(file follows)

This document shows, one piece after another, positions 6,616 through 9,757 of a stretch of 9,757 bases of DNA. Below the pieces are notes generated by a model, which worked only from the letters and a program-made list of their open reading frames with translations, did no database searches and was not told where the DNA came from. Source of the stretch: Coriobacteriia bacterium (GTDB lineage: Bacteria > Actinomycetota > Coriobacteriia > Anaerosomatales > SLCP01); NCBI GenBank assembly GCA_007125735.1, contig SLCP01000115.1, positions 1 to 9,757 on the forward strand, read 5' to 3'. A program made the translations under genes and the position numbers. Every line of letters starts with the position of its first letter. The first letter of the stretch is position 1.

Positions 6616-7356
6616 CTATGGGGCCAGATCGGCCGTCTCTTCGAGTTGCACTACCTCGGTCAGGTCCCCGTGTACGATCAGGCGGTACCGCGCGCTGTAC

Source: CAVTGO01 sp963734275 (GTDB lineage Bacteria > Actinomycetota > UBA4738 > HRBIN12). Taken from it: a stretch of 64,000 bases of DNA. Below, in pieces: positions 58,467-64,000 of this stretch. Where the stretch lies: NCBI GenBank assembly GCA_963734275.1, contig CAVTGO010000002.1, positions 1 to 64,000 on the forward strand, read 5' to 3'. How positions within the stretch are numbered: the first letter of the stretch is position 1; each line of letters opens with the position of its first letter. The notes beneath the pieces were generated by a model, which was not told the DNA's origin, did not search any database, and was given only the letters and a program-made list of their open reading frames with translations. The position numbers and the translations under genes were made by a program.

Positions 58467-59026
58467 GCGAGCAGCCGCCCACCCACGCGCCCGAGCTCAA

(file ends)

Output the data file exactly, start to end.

This document shows, one piece after another, positions 6,616 through 9,757 of a stretch of 9,757 bases of DNA. Below the pieces are notes generated by a model, which worked only from the letters and a program-made list of their open reading frames with translations, did no database searches and was not told where the DNA came from. Source of the stretch: Coriobacteriia bacterium (GTDB lineage: Bacteria > Actinomycetota > Coriobacteriia > Anaerosomatales > SLCP01); NCBI GenBank assembly GCA_007125735.1, contig SLCP01000115.1, positions 1 to 9,757 on the forward strand, read 5' to 3'. A program made the translations under genes and the position numbers. Every line of letters starts with the position of its first letter. The first letter of the stretch is position 1.

Positions 6616-7356
6616 CTATGGGGCCAGATCGGCCGTCTCTTCGAGTTGCACTACCTCGGTCAGGTCCCCGTGTACGATCAGGCGGTACCGCGCGCTGTAC

Source: CAVTGO01 sp963734275 (GTDB lineage Bacteria > Actinomycetota > UBA4738 > HRBIN12). Taken from it: a stretch of 64,000 bases of DNA. Below, in pieces: positions 58,467-64,000 of this stretch. Where the stretch lies: NCBI GenBank assembly GCA_963734275.1, contig CAVTGO010000002.1, positions 1 to 64,000 on the forward strand, read 5' to 3'. How positions within the stretch are numbered: the first letter of the stretch is position 1; each line of letters opens with the position of its first letter. The notes beneath the pieces were generated by a model, which was not told the DNA's origin, did not search any database, and was given only the letters and a program-made list of their open reading frames with translations. The position numbers and the translations under genes were made by a program.

Positions 58467-59026
58467 GCGAGCAGCCGCCCACCCACGCGCCCGAGCTCAA